When web series Wonder Twins, Tina Cesa Ward and Susan Miller, reluctantly announced there would be no season four of Anyone But Me, only an extended, single-episode, series finale, I immediately thought, “How the hell will they corral in one, twenty minute episode, all that got loose in Season 3?” The simple answer, they can’t. This series demands and deserves another season. But just as waging an ideologically motivated, 21st Century war on women defies logic in today’s American political system, so does the inability to procure adequate corporate sponsorship for one of the most watched, and most awarded, original series on the web. So, it is with a bittersweet undertaking that I write my final blog entry on Anyone But Me, the Finale.
Immediately, the audience is comforted to know Vivian (Rachael Hip-Flores) and Aster (Nicole Pacent) have found their way back home and to each other. In a perfectly funded world, I would have loved to have seen this emotional journey on screen with the lovely Dr. Glass (Liza Weil) as my subjective tour guide. Luckily, I’m a bit of a romantic, and I take solace in the fact that this relationship can be contorted into various dimensions of theoretical geometry only to recognize what is proven…the shortest distance between two hearts is an unbroken line…and bonus, this teachable moment comes wrapped in Egyptian cotton.
(Can I just say that I am a little nostalgic for the “broke-back” blanket? Yippee ki yay!)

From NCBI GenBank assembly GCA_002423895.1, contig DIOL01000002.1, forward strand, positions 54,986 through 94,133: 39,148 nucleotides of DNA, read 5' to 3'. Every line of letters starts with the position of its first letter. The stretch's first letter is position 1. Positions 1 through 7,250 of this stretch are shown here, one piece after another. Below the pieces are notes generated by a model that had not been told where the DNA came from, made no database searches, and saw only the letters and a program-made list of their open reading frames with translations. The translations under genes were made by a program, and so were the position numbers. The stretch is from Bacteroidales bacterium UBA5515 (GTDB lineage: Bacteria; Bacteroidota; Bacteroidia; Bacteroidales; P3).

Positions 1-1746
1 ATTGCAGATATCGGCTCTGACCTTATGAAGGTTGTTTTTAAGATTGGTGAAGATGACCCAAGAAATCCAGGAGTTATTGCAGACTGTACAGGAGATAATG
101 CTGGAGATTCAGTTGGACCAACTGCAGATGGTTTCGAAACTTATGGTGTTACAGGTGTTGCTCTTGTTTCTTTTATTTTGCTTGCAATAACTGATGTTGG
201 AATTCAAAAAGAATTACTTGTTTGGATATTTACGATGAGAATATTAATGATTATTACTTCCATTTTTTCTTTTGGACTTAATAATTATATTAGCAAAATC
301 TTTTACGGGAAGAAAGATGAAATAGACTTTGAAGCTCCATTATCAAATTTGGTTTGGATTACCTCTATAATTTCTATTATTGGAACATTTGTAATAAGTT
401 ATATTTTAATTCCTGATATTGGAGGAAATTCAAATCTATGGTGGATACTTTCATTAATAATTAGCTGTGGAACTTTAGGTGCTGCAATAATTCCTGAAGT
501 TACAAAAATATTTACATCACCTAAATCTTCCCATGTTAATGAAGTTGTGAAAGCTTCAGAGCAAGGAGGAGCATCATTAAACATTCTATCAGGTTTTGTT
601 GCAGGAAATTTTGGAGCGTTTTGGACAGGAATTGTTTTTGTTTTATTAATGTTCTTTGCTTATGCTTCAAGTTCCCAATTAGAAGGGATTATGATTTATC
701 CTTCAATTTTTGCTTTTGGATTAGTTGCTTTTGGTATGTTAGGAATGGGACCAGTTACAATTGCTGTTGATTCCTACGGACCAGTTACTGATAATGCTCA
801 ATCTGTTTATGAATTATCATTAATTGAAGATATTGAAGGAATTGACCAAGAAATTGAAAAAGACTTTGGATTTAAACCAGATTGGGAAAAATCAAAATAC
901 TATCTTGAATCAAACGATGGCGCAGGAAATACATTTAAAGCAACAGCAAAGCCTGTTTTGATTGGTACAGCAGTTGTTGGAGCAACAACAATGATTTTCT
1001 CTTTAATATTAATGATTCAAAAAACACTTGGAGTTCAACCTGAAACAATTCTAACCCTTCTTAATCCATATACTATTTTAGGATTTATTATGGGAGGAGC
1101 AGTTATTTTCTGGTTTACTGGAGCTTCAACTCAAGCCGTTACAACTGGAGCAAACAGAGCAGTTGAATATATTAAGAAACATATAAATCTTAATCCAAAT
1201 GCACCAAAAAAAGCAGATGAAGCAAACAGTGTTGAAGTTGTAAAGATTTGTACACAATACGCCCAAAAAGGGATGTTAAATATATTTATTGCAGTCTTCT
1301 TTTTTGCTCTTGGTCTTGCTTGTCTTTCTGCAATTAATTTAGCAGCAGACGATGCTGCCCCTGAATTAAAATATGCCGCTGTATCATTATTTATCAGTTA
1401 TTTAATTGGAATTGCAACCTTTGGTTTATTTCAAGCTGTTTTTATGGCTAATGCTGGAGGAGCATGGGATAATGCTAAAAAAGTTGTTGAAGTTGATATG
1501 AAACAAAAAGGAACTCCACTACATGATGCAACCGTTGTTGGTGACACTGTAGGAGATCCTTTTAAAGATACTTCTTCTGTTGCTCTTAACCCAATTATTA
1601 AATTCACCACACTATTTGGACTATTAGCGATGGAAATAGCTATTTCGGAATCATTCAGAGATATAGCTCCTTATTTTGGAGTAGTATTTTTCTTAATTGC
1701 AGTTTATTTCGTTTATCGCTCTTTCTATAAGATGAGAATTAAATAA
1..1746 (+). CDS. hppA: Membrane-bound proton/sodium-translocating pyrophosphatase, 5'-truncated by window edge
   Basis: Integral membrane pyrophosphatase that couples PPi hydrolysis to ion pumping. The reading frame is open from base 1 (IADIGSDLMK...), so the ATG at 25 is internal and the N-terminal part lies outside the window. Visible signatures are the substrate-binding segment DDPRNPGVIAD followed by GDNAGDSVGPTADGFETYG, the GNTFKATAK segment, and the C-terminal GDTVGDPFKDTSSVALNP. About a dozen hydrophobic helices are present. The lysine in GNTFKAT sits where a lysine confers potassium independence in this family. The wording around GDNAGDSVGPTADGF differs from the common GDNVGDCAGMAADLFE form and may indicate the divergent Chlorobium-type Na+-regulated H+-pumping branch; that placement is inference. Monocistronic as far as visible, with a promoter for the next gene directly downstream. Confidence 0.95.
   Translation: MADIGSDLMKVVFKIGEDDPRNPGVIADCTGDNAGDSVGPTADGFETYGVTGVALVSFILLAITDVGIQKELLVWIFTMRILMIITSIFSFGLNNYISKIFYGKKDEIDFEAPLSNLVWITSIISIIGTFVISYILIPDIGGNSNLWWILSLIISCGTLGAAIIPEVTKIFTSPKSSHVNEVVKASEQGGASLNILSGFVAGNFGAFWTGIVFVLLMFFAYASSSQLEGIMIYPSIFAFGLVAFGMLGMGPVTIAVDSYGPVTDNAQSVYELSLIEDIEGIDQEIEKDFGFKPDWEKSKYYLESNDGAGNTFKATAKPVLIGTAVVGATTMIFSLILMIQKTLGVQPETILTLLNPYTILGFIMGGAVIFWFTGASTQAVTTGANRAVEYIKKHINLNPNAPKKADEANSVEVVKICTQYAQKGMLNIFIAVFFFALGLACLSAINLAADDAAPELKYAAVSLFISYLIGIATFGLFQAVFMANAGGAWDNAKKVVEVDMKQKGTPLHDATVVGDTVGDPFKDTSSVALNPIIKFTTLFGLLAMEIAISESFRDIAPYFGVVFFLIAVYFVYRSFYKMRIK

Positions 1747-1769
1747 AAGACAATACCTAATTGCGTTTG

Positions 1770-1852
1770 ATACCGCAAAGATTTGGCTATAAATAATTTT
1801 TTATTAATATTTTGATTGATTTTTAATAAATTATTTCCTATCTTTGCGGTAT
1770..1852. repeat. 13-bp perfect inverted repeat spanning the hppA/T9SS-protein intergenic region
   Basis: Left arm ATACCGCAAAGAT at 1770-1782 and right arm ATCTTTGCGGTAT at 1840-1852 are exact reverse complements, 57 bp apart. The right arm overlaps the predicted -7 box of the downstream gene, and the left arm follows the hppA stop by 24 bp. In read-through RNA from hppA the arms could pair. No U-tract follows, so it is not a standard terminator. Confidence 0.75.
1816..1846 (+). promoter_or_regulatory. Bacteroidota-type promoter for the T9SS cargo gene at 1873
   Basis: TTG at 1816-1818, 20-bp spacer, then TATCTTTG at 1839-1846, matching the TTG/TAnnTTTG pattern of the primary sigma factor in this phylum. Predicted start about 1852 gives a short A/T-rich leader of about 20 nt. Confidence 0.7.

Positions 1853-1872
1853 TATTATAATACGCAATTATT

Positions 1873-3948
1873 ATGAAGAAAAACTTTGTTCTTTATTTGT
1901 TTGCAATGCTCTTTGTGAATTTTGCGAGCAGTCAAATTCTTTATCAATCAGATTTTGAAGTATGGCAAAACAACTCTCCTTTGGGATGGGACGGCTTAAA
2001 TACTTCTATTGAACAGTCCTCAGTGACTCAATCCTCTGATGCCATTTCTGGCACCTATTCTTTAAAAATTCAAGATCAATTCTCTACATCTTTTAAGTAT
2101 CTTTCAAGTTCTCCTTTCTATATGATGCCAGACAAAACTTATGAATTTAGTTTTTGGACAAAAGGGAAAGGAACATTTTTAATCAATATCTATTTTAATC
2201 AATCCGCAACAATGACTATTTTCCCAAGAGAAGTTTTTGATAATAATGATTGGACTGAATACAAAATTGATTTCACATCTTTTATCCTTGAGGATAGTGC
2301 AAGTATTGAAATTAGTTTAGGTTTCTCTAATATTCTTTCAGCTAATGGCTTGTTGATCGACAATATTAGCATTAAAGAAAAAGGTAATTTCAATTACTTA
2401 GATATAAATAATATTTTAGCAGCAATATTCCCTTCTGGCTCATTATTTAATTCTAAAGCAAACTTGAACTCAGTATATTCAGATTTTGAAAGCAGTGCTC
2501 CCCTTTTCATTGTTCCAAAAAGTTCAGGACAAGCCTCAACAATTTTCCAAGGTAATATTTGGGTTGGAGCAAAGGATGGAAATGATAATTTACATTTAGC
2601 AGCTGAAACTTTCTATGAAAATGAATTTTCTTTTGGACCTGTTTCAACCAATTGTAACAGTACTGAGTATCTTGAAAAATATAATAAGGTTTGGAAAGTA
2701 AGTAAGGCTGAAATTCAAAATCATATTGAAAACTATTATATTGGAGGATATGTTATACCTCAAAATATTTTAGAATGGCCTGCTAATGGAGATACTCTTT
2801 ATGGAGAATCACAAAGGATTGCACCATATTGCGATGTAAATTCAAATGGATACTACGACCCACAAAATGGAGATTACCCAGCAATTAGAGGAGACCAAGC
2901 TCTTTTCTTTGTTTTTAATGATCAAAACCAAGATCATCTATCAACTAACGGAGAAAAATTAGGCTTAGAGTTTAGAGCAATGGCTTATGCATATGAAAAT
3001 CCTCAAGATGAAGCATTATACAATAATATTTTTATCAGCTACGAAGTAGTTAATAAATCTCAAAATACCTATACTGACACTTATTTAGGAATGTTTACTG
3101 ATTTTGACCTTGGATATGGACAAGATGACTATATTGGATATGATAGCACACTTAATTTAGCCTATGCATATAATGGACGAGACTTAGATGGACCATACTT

I detect a distinctly adult and mature feel to this finale. It is comforting to see these ABM characters growing up, establishing their own identities, and moving forward. Elizabeth (Alexis Slade) has rekindled her love for the theater, Jonathon (Mitchell S. Adams) has apparently found love on his phone, and Vivian and Sophie (Jessy Hodges) share a very sentimental, lean-forward, moment about life, relationships, and how “it takes a lot of years to get over the superstar that is you”.
I remember when Aunt Jodie’s (Barbara Pitts) parenting skills had little more depth than an after-school special. Now she is a lioness, fiercely and unapologetically protective of her pride…as her sister, Viv’s mother, attempts to prey her way back into the picture after abandoning her family years ago. Yes, this is a drama, not a soap; I’ll defend that position vehemently. And as with any adroit drama, there is assuredly an antagonist that will attempt to disturb the landscape…even to the very end.
Vivian is justifiably angry at this runaway source of maternal security that forced her to reverse caretaker roles at such an early age. More so, she is afraid of what this new dynamic will do to her presently comfortable and dependable view of the world. What will introducing this variable do to her constant? It is my sincere hope that one day Ward and Miller will be able to tell me.
What began as a revolution of sorts in 2008, ends with a resolution. What happened to “Vivster” in the past writes their personal story. Though there may be a chapter or two of transformation that is difficult to get through, there is renewed commitment to the chronicle. As Aster so comfortingly says to Vivian in her time of insecurity, “I’ll still be here…that won’t change.” And I believe her.
Anyone with a past knows that our history, especially our history with family, certainly sets the context for our present. And in that, I am intrigued that the title of this final episode, “We went down to Battery Park…”, is the first line of the first episode of Season One. From that point forward, the stage is set, right? “Whereof what’s past is prologue.”
Here’s to new beginnings…